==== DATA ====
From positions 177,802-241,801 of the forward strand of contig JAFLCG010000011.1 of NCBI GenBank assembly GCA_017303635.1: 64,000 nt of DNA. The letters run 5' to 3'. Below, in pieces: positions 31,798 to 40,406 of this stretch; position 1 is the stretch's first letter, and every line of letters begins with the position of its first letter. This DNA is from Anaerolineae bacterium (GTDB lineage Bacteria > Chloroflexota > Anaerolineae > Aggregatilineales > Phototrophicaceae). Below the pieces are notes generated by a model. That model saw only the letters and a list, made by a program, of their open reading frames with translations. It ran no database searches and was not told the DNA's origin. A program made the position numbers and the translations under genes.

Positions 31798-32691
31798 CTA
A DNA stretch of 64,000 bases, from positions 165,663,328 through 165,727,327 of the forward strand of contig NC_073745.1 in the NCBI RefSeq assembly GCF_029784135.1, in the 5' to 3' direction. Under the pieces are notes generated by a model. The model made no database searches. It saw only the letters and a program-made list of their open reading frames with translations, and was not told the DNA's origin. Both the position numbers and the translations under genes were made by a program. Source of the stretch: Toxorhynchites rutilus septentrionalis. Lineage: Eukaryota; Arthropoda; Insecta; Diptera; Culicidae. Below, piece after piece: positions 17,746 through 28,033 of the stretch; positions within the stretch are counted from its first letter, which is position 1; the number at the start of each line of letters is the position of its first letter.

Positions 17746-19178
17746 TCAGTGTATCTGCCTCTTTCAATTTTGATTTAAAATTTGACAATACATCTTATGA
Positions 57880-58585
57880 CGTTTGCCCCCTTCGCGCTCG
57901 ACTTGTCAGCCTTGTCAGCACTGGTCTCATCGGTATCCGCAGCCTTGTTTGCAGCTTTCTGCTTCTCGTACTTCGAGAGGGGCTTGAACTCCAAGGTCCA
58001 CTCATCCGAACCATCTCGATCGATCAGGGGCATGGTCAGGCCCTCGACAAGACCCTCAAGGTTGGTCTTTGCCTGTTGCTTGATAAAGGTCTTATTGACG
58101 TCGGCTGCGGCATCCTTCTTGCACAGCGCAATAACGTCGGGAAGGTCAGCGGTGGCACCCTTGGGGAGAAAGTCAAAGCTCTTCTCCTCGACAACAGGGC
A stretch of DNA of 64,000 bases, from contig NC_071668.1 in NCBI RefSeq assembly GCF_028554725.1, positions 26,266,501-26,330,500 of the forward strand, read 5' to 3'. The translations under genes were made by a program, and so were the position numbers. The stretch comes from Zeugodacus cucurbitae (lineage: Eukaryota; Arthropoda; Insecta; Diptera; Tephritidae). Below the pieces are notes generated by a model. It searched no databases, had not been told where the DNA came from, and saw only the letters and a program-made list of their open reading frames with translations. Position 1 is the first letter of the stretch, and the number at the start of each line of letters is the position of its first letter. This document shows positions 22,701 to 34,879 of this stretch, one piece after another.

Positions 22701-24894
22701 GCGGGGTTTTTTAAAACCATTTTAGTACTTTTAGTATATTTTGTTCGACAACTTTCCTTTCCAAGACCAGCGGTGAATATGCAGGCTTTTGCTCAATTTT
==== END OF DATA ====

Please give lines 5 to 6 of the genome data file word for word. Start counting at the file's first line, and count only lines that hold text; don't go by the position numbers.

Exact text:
Positions 17746-19178
17746 TCAGTGTATCTGCCTCTTTCAATTTTGATTTAAAATTTGACAATACATCTTATGA